#LandBack After 350 Years for the Rappahannock Tribe
One of the greatest initiatives in play right now for Tribal communities is the grassroots #LandBack movement, with Native citizens and allies advocating for the return of lands wrongfully taken from the tribes. Also helping the cause, the Land Buy-Back Program for Tribal Nations established after the Cobell settlement of 2009 provided funding to consolidate fractionated tribal lands and return land ownership to rightful parties. In my region, one group benefiting from the #LandBack movement is the Rappahannock Tribe.
After working nearly 100 years for federal recognition that was finally secured in 2018, the Rappahannocks recently celebrated another historic win. This time, it’s the reacquisition of 465 acres of their sacred ancestral homelands, thanks to a partnership with the National Fish and Wildlife Foundation and the Chesapeake Conservancy.
The Rappahannocks lived along the recently reacquired Fones Cliffs in at least three villages —Wecuppom, Matchopick and Pissacoac— before European settlers seized the land some 350 years ago. One of the most important places to the tribe, Fones Cliffs are a four-mile stretch along the eastern side of the Rappahannock River, about 37 miles south of Fredericksburg and about 50 miles from the Chesapeake Bay in Virginia. The tribe can trace their history to this area decades before Captain John Smith arrived on their shores in 1607.
“My people have lived here since the beginning,” said Rappahannock Chief Anne Richardson. “Rappahannocks would have been able to look down both sides of the river here and see potential enemies or guests coming before they ever got here. And so, this was a very strategic place for them to live, for many reasons.” Now centuries later, they’re looking for artifacts from the three villages once located there. “It’s a race against time, development and climate change.”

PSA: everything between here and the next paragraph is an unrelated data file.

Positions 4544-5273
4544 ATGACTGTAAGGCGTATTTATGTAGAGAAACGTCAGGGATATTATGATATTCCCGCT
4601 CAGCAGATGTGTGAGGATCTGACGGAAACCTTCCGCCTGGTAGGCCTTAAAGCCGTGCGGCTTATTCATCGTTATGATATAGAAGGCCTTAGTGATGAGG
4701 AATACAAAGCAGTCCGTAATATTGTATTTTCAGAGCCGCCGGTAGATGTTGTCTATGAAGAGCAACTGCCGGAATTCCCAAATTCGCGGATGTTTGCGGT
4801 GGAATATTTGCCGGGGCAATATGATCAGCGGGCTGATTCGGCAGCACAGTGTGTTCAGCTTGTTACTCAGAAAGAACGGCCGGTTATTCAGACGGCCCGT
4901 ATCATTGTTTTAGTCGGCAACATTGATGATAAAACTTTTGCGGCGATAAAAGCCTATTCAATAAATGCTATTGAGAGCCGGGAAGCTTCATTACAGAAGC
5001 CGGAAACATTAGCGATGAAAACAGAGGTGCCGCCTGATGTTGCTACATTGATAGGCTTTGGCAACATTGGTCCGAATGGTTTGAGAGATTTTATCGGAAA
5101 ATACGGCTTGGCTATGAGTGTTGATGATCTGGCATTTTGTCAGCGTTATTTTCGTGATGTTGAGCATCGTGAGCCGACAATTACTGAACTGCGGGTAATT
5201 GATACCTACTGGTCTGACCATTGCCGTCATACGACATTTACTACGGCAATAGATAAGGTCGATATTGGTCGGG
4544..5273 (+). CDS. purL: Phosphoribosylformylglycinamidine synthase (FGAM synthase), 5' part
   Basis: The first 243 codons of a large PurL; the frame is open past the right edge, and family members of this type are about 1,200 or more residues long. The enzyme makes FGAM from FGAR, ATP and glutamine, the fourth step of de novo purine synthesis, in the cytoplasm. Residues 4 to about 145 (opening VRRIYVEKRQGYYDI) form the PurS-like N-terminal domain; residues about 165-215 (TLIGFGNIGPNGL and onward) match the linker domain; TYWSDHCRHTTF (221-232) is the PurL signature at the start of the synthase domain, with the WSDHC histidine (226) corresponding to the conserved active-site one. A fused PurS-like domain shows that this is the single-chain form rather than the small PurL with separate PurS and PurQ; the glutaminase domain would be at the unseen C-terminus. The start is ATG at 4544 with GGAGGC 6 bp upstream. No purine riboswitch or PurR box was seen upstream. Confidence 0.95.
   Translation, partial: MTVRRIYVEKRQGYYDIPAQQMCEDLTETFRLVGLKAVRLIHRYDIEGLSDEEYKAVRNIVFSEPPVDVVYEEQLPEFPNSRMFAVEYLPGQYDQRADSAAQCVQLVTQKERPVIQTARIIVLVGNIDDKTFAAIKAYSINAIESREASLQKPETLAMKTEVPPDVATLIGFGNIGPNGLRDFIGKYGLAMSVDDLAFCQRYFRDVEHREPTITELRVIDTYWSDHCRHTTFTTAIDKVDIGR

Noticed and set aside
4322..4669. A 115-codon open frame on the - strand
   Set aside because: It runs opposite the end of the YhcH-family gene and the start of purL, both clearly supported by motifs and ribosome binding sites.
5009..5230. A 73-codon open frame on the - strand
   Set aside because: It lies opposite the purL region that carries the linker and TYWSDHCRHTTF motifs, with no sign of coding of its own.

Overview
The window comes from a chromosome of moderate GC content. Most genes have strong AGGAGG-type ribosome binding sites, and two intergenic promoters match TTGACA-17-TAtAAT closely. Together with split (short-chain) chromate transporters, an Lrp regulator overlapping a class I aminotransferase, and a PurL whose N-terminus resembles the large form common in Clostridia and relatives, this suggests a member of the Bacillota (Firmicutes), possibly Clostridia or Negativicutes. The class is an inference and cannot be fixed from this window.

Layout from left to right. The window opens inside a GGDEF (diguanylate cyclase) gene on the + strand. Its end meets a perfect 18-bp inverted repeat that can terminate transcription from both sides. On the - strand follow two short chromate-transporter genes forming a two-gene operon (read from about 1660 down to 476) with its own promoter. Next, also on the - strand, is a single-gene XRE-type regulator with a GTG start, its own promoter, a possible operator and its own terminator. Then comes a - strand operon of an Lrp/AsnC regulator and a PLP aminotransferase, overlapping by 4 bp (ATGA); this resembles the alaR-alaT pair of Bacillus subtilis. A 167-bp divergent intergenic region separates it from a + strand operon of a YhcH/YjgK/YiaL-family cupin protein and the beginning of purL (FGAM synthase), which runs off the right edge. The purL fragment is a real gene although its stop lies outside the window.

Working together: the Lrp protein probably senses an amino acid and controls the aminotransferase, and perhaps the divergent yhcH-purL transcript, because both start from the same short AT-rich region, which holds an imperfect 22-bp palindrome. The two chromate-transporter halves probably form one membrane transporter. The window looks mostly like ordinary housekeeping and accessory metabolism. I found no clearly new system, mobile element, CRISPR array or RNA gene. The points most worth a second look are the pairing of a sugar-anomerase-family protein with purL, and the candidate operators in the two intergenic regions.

Chief Richardson said, “We have worked for many years to restore this sacred place to the Tribe. With eagles being prayer messengers, this area where they gather has always been a place of natural, cultural and spiritual importance.” The tribe plans to build walking trails along the river and a replica of a 16th-century village where tribal members can educate the public about their history.
Native land buyback is no small feat for any tribe. PWNA president & CEO Joshua Arce discusses the complicated process of land buyback to regain possession of land the government previously took from the tribes, often breaking treaties in the process and then giving it to non-Native landowners.
“We just want to be back here,” says Chief Richardson. “And we want our children to be back here and to learn about the cliffs. We’re not trying to take everybody’s land up. We’re not interested in that. We just want our portion. A little equity goes around a long way.” We couldn’t agree more.